Hedge funds deal in risk: it’s how they make money for their clients, it’s how they build and prosper. But while hedge funds and asset managers may be experts in managing financial risk, they must come to grasps with the new and evolving risk that threatens their entire business model: the risk of a hack.
Our fearless founder, Jamie, was recently interviewed by online magazine ThinkAdvisor, a self-described “thought leadership destination for financial advisors,” about what hedge funds must do to prepare for cybersecurity threats. Cybersecurity is a topic we at Exari are quite familiar with: our products are designed to provide the contract visibility financial firms need to prepare for and recover from hacks and breaches. We’ve written about it before and we’ll write about it again, as long as threats continue to jeopardize the information and wealth of companies and their clients.
As cyberattacks continue to evolve (see: the recent hack of up to 100 banks), it is increasingly difficult to remain ahead of the threat. The best way for financial firms to prepare is to know as much as they can before an attack occurs, both so that they know where their weaknesses are so they can be remediated, and so that recovery is a reality, not merely a plan. Indeed, FINRA’s executive vice president and chief information officer, Steve Randich, said at a cybersecurity conference held recently in New York by the Financial Industry Regulatory Authority (FINRA) and the Securities Industry and Financial Markets Association (SIFMA) that firms must accept “that breaches will happen,” and that they should focus “not just on prevention but the response” to cyberattacks.
Hedge funds and other financial institutions require complete contract visibility to combat cyberattack for three key reasons:
Responding to Threats
Firms must know where risk lives in their client contracts so that they know where to look to satisfy customer and regulator obligations in case of breach. After all, the firm’s response to a threat will depend on their contractual obligations to clients. In order not to expose themselves to the further risk, firms must be aware ahead of time of the level and timeframe necessary for disclosure in the case of breach. Firms must also be able to instantaneously assess the reach and consequences of a threat so they can avoid unnecessary – and potentially devastating – disclosures to clients and the public where they are confident the threat was benign.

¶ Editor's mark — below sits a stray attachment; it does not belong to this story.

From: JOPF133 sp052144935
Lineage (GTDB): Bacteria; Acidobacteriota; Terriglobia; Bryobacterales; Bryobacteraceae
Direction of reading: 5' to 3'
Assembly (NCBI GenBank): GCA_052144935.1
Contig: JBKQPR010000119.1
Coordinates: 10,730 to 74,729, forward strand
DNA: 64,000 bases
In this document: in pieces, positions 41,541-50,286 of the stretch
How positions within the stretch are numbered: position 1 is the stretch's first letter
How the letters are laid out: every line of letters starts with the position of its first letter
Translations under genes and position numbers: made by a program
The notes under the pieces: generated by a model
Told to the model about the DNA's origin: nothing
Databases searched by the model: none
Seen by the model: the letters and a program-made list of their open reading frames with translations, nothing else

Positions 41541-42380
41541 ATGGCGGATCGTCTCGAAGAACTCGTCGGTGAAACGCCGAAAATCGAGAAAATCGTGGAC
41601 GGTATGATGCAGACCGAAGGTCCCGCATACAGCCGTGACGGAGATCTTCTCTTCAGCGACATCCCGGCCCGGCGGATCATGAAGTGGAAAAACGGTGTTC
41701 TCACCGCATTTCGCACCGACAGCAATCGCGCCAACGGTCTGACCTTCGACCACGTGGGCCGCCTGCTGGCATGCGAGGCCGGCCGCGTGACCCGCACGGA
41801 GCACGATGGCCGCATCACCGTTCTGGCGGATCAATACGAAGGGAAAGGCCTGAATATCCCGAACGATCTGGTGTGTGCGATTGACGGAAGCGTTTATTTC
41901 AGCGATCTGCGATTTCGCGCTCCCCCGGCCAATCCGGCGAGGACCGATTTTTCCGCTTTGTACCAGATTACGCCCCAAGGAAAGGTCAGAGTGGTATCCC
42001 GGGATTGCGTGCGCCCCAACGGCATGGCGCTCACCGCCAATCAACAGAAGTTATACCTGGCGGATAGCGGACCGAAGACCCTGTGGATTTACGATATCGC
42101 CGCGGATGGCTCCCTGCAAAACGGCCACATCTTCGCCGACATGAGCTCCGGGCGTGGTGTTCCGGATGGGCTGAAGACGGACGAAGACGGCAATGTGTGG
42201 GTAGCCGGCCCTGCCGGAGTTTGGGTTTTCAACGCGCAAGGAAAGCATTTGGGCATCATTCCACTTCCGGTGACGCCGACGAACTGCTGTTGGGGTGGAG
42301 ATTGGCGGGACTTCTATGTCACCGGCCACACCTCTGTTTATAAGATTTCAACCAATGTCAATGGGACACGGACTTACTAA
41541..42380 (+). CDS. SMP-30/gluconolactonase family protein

Managing Third Party Vendor Risk
Firms must have full visibility into their supplier contracts, because no matter how well they may attempt to defend against hackers, the third parties they engage may not have such stalwart measures in place. Firms must be able to identify which of these vendors lack adequate data security, and fix the issue before it becomes as disaster. “You assured the investor you would meet all these levels of security,” says Jamie, “but if you now have a network of dozens of suppliers and they’re not under the same obligations, then you’re automatically in a precarious situation because you haven’t properly understood the weakest link.”
Regulators will come after un- or under-prepared firms. “Understanding the contracts with the investors tells the hedge fund what it has agreed to do,” according to Jamie. “Understanding the contracts with the suppliers tells it what it has passed down the line, and allows it to plug any gaps quickly before something bad happens.” This ability to quickly assess client obligations across hundreds or thousands of individual, negotiated contracts, can only come from having a Contract Lifecycle Management (CLM) system in place that collates all contracts and contract data in one central, searchable online repository so that the information firms need is just a few clicks away.
We’re living in the brave new world of big data. It’s here, it’s real and it’s already changing our lives in awesome ways. With all of its potential, though, comes the fear that the vast stores of information institutions hold will be used for malevolent purposes.